In December 2015, the Financial Crimes Enforcement Network (FinCen) fined a precious metal dealer for violating the Bank Secrecy Act (BSA) anti money laundering (AML) requirements, $200,000, in addition to forcing them to hire an auditor and provide comprehensive financials to FinCen. The gold buyer failed to secure the necessary customer information when buying and selling precious metals. And to think, the fine and penalties could have all been easily avoided.
The Bank Secrecy Act makes “dealers” of “covered goods” create and enforce an Anti-Money Laundering program. “Covered goods” are jewels, precious metals, precious stones, and finished goods (including jewelry. A “dealer” is a person, or entity that has purchased AND sold $50,000 of covered goods. Most businesses that buy and sell gold, fall under this definition.
If the business entity is a dealer of covered goods under the BSA, they must have an anti-money laundering program. The Bank Secrecy Act, Anti-Money Laundering Examination Manual mandates that the program have: “a system of internal controls to ensure ongoing compliance, independent testing of BSA/AML compliance, designate an individual or individuals responsible for managing BSA compliance (BSA compliance officer), and training for appropriate personnel.” The program is intended to identify large cash transactions of potential money launders. Pinellas, Hillsborough, and Paso counties are High Drug Trafficking Areas, so the need to launder money is great. Next time you have a large dollar transaction, think about your AML program.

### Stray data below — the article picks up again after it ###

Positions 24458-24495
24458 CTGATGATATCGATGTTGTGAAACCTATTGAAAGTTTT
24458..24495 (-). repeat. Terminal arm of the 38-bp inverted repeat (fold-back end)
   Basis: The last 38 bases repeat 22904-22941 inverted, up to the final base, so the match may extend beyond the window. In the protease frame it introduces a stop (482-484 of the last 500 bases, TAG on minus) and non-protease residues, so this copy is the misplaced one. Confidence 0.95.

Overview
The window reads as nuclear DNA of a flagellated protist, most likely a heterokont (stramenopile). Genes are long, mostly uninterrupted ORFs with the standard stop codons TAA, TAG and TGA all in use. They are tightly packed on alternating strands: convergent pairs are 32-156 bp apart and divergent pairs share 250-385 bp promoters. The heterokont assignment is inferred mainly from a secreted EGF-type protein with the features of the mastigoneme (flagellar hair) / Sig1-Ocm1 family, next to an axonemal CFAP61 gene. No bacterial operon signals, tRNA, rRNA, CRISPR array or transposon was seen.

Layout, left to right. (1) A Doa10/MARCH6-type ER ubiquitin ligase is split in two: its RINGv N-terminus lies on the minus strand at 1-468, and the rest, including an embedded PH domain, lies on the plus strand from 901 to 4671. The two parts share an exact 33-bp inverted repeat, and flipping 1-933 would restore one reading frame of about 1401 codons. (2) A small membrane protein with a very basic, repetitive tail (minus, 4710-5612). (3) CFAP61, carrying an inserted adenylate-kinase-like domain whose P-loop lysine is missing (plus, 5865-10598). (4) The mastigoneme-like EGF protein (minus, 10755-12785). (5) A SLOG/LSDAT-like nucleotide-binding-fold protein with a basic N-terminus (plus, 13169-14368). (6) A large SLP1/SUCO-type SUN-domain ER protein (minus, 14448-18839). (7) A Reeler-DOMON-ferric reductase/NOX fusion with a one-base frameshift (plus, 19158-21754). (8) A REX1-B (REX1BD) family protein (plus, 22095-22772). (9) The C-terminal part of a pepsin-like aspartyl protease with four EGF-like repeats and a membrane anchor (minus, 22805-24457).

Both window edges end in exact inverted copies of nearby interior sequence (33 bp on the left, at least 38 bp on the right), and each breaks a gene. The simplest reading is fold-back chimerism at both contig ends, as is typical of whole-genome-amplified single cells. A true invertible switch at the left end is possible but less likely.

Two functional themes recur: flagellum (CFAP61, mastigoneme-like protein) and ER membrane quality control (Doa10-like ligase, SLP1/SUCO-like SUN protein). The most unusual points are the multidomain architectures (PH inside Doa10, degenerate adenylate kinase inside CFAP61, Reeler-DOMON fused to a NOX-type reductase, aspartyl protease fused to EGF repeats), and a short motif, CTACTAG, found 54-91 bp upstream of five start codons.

Next Blog: The necessary elements of an AML Program.